The relationship between crack nucleation and fracture mechanics experiments for polymers was first documented in 1964 by Gent, Lindley and Thomas (Journal of Applied Polymer Science, 8, 455, 1964.)
Some weeks ago, I attended the WCX 2017 SAE World Congress and Exhibition, where a Technical Expert Panel Discussion on the topic of Durability Analysis in CAE was held. The panel was moderated by Yung-Li Lee (FCA US LLC), and included topic experts Abolhassan Khosrovaneh (General Motors LLC), Xuming Su (Ford Motor Co., Ltd.), and Efthimio Duni (FCA EMEA). The discussion was excellent and wide ranging, owing both to the panelists, and also to the audience, which (judging by the high engagement) was very well versed with the core of the topic, as well as its frontiers. I will not attempt to give a complete summary of the event, but I do want to highlight a memorable discussion thread, and to offer a few thoughts.
I do not know who raised the topic. It could have been a doctoral student or young professional. Clearly, it was a person wanting to align his own efforts well relative to larger industry trends. He started out with the observation that the classical crack nucleation methods (in which fatigue behavior is defined by a stress-life or strain-life curve) are quite popular in the automotive sector for analyzing fatigue of metals. He also observed that modern tools for rubber take a different approach based upon a fracture mechanics method (in which fatigue behavior is defined by a crack growth rate curve). He then asked (I’m paraphrasing from memory here):
- Which method (nucleation vs. fracture mechanics) is preferred for analysis of polymers?
- Should we try to unify all testing and analysis efforts for metals and polymers under the same method?
The panelists made several points in responding to this prompt. They started with the point that differences in methodology may be hard to avoid, if only because metals and polymers are so different in composition, molecular structure, and microstructure. Of course, it is possible to use fracture mechanical methods with metals, although there are some limitations implied by the granular crystalline structure of metals when cracks are very small. Likewise, it is also possible to use stress-life methods with polymers, although certain aspects of the material behavior may be incompatible with the usual procedures, leading to questionable results. From a practical standpoint, it would be quite difficult to change the methods used by the industry for metal fatigue analysis – the methods are quite mature at this point, and they have been implemented and validated across so many codes and projects that it is hard to imagine what could be gained by making a change. For polymers, CAE durability methods are newer, and we should use what works.
There is a final point that I believe will ultimately define how this all plays out. It is that 1) fatigue analysis for polymers is usually driven by multiple “special effects”, and that 2) the economics of the testing required to characterize these effects scales very differently between the two approaches.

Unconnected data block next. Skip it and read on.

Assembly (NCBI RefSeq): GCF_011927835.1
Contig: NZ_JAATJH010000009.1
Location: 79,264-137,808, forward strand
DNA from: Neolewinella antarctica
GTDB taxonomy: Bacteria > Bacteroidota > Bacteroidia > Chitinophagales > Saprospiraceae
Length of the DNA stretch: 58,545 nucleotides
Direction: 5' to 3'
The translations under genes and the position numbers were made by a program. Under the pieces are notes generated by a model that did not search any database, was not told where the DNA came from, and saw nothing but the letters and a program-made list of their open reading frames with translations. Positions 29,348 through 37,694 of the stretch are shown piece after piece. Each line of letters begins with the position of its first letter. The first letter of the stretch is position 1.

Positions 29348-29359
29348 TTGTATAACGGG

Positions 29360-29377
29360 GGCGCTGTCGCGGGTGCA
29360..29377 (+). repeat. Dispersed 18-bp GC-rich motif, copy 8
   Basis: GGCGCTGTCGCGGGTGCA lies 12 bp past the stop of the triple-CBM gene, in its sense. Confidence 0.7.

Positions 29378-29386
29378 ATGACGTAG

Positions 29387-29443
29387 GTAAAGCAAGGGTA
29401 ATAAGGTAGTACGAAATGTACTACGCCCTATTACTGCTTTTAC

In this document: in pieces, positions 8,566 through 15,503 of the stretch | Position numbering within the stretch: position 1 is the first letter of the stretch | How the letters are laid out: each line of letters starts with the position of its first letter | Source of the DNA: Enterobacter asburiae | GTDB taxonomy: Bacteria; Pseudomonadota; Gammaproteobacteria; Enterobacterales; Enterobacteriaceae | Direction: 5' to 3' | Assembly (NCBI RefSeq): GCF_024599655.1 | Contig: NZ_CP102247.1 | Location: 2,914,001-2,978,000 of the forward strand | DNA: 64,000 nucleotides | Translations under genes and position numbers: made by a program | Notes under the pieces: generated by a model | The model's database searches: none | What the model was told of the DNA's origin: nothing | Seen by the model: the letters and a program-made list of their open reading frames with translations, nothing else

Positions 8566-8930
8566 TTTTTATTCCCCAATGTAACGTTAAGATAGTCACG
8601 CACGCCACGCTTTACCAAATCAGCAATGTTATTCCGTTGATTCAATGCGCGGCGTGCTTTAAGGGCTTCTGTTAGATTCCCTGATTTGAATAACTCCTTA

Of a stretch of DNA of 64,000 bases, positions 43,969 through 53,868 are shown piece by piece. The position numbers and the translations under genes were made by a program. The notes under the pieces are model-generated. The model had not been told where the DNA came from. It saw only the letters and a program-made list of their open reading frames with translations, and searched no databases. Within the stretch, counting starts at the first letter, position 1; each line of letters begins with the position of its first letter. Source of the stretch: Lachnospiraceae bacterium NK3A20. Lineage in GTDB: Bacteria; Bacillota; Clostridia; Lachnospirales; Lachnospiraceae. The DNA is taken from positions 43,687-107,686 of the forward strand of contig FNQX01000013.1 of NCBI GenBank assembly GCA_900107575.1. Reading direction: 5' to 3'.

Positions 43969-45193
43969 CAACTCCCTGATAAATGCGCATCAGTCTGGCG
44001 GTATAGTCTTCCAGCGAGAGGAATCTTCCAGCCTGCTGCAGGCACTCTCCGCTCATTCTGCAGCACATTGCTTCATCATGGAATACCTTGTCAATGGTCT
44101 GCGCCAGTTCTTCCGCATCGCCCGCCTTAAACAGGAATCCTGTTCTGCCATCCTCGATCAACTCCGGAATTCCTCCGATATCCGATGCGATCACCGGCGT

Let me illustrate with a typical example: we have a Natural Rubber compound used in a high temperature application, for an extended time, under nonrelaxing loads. Let’s compare our options:
Fracture Mechanics + Critical Plane Method
|To use the stress-life method, we will need to develop curves that give the effect of 4 parameters on the fatigue life: 1) strain amplitude, 2) mean strain, 3) temperature, and 4) ageing. The experiment is a simple cycle-until-rupture procedure, with one test specimen consumed per operating condition tested.
Let’s assume that we measure each of the four parameters at only 3 levels, and that we will require 3 replicates of each experiment. The total number of fatigue experiments we need is therefore:
N = 3 amplitudes x 3 means x 3 temperatures x 3 ageing conditions x 3 replicates = 35 = 243 fatigue to failure tests
|With the fracture mechanics method, a single run of the experiment solicits the crack at many different operating conditions, enabling observation of the crack growth rate at each condition. Using Endurica’s standard testing modules, the example testing program (including replication) would require the following procedures:
Core module: 9 experiments (amplitude effect)
Nonrelaxing module: 3 experiments (mean effect)
Thermal module: 12 experiments (temperature effect)
Ageing module: 30 experiments (ageing effect)
|243 tests required||54 tests required|
In this example, the fracture mechanics method is almost 243/54 = 4.5x more efficient than the stress-life method! If you need more than 3 levels, or if you have more than 4 key operating parameters, the experimental cost for the stress-life method quickly becomes completely impractical, relative to the fracture mechanics method. Based on these scaling rules, and on the fact that polymers exhibit so many special effects, you can now appreciate why the fracture mechanics method must prevail for polymers. For metals, the case is less compelling: there aren’t as so many special effects, and the industry testing norms are already well established.
Bottom line: for fatigue of polymers, the economics of testing for ‘special effects’ strongly favors a fracture mechanics approach. This fact is certain to shape the future development of fatigue life prediction methods for polymers.